Chile principal Joe Burgess is fighting a 2-week suspension for falsifying timesheets to pay teachers more
The clock is now ticking on when, or if, Chiles principal Joe Burgess will serve a two-week suspension for making extra payments to some employees without properly tracking and documenting their time.
The Leon school board on Tuesday accepted an administrative judge’s ruling that Burgess deliberately broke the rules. The decision also clarifies that the district cannot overrule it.
Burgess is accused of actually falsifying time sheets to distribute pay enhancements to some of his employees.
Instead of properly tracking time and documenting work, Burgess used a formula method to figure out how to spend the money. He argued that the school district had no clear policy on the matter. Still, the judge said that while Burgess may have had good intentions, state law trumps his argument and the popular principal should have known.
Burgess has received a lot of community support from current and former Chiles students and parents like Sue Matthew.
“Mr. Burgess had a huge impact on my children’s lives and I’m so grateful for that. I really wanted to come here and support him. You’re not going to meet a nicer guy and a more supportive guy, and I just wanted to show my support,” Matthew told school board members ahead of the vote to ratify the judge’s decision.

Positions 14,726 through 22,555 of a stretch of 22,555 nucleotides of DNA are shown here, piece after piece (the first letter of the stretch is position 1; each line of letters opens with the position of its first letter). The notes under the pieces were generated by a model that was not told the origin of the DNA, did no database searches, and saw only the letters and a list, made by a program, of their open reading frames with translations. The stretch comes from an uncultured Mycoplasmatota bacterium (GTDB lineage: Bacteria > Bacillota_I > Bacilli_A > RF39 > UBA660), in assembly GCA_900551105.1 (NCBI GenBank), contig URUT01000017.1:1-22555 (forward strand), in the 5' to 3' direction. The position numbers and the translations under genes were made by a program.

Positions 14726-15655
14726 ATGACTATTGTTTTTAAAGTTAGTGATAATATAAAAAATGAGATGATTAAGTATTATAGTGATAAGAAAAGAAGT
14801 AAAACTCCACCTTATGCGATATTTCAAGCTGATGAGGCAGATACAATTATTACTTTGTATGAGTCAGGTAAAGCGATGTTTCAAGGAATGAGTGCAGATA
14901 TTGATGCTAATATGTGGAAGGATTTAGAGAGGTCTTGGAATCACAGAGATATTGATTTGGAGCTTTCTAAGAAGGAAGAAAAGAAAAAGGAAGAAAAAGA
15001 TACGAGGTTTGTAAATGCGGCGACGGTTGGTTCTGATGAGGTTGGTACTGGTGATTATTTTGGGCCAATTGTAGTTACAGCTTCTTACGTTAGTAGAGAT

The pay increases distributed by Burgess also circumvented the collective agreement of the local teachers’ union. These agreements fix the wages and also define the remuneration for the additional tasks carried out. Burgess was originally supposed to serve a two-week suspension this summer, but legal back and forth stalled that. The school board’s decision to ratify the administrative decision now gives Burgess 30 days to file an appeal with the district court.
The issue led to accusations that Leon’s Superintendent Rocky Hanna treated Burgess unfairly, which Hanna denies. He said when the issue came to his attention last year, he hired an outside investigator to look into it and noted that the judge agreed with the investigator’s findings.
“I know it hasn’t been easy situation for all of us. But we have a job to do,” Hanna said before pivoting to accuse Burgess’ attorneys of taking a ‘scorched earth’ approach that caught up with other District employees.
The funding Burgess used for the additional payments came from Advanced Placement Dollars, the state awards to schools that offer the course and have students pass exams. Principals have discretion over how to use the money, but according to the administrative judge’s decision and the investigator’s findings, Burgess’s decision not to properly record time worked for extra duties , nor to explain what those duties were in some cases amounted to “misconduct in the performance of duty and/or willful dereliction of duty.”